threshold

50-59% Displays ability within a specialized area of knowledge and skills, employing appropriate skills to conduct research. Work at threshold quality demonstrates an adequate knowledge and understanding of current issues in this field of study. It shows a critical awareness of current problems, some of which is informed by thinking at the forefront of the academic discipline. Work at this level shows a developing understanding of techniques applicable to the student's own research. It shows an ability of apply knowledge in an original way, and to use established techniques of research and enquiry to interpret knowledge in the discipline. The conceptual understanding evidenced by the work indicates that the student can evaluate scholarship in the field.

Learning outcomes

  1. Be aware of some current WTO controversies, such as international trade in services, TRIPs and access to essential medicines, the trend towards regional and bilateral trade agreements and how the WTO deals with developing countries.

  2. Formulate, investigate and refine suggestions for the development and/or reform of the existing law.

  3. Describe the main rules and principles operating in the areas of WTO law and set these in their appropriate context.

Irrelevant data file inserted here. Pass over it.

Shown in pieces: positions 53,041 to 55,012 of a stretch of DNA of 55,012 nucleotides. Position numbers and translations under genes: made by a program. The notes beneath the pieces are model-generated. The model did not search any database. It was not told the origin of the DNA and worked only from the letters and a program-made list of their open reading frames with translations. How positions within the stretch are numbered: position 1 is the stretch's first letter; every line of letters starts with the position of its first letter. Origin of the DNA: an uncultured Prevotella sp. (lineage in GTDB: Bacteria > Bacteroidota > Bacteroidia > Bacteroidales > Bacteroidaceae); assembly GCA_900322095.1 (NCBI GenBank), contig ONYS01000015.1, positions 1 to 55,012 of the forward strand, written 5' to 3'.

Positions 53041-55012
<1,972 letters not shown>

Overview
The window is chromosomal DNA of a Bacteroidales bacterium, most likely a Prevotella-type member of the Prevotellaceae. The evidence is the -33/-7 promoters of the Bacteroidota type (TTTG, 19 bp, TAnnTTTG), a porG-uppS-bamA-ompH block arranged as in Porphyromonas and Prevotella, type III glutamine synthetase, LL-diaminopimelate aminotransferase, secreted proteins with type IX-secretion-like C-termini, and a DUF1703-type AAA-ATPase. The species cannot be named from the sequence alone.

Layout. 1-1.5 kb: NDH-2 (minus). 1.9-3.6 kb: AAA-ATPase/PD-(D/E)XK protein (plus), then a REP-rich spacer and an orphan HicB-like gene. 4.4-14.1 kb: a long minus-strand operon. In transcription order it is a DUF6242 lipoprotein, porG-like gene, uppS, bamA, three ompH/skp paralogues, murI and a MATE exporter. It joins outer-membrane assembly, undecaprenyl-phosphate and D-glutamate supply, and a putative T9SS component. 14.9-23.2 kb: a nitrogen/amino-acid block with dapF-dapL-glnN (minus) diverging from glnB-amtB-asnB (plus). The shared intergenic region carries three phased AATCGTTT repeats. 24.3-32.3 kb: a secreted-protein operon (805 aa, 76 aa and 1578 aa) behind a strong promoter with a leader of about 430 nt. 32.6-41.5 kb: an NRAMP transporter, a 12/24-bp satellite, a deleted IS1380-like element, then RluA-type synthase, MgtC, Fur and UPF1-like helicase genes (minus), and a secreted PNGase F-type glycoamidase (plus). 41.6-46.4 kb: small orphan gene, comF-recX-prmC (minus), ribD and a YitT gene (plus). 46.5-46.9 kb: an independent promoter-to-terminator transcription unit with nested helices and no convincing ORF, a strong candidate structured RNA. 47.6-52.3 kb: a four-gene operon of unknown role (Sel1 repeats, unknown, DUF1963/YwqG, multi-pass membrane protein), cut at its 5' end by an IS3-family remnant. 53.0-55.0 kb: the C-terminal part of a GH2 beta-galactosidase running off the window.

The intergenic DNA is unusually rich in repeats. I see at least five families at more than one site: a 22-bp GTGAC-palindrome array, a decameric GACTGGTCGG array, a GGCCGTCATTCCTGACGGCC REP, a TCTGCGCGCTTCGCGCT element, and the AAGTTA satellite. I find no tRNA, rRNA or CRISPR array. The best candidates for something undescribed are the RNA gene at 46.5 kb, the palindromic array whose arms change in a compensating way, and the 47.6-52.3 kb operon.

4. Be aware of the different theoretical notions of WTO law and their influence on business management.

  5. Understand the effect of parties' strategies on the actual functioning of the arbitral process, and be able to advise clients on the drafting and enforcing of arbitration agreements and awards and the conduct of arbitral proceedings.

  6. Be familiar with the origins, structure and scope of the General Agreement on Tariffs and Trade (GATT) and, since 1995, of the WTO.

  7. Understand the core principles of the GATT 1994, which are being placed in their historical and intellectual context.

Assessment Methods

Type Name Description Weight
Written assignment 100

Teaching and Learning Strategy

Hours
Private study 128
Seminar

The module will consist of 11 x 2 hour seminars. Each lecture will be a preparatory introduction to the related seminar. For each seminar students will be expected to have prepared essential reading together with either preparation of problem questions, for which they will be expected to prepare brief answers which will enable them to participate in discussion of the questions in the seminars, or alternatively to prepare short individual preparations. The course includes a variety of practical exercises and mock arbitration cases aiming to provide students with critical skills and practical insight into handling different disputes. Other forms of teaching exercises such as team presentations may be used from time to time.